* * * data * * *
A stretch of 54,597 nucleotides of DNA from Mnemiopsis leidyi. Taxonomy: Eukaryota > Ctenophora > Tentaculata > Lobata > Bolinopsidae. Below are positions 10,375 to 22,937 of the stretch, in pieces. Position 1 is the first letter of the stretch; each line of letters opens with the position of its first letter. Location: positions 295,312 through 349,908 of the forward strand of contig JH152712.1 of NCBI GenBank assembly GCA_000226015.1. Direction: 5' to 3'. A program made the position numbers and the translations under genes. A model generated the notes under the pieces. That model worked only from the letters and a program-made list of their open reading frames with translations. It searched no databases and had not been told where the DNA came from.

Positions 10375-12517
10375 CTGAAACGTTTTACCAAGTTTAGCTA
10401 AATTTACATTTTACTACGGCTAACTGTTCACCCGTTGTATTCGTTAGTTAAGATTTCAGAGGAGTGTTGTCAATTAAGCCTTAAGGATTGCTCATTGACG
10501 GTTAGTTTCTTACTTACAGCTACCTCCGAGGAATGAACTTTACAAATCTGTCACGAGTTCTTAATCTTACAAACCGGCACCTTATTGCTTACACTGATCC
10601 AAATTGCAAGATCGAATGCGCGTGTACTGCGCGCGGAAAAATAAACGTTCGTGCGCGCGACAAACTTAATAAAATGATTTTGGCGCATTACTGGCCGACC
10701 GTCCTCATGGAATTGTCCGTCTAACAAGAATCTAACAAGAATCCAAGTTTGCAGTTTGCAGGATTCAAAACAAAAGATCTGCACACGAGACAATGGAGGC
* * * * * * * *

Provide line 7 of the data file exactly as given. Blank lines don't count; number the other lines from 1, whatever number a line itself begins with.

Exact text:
10701 GTCCTCATGGAATTGTCCGTCTAACAAGAATCTAACAAGAATCCAAGTTTGCAGTTTGCAGGATTCAAAACAAAAGATCTGCACACGAGACAATGGAGGC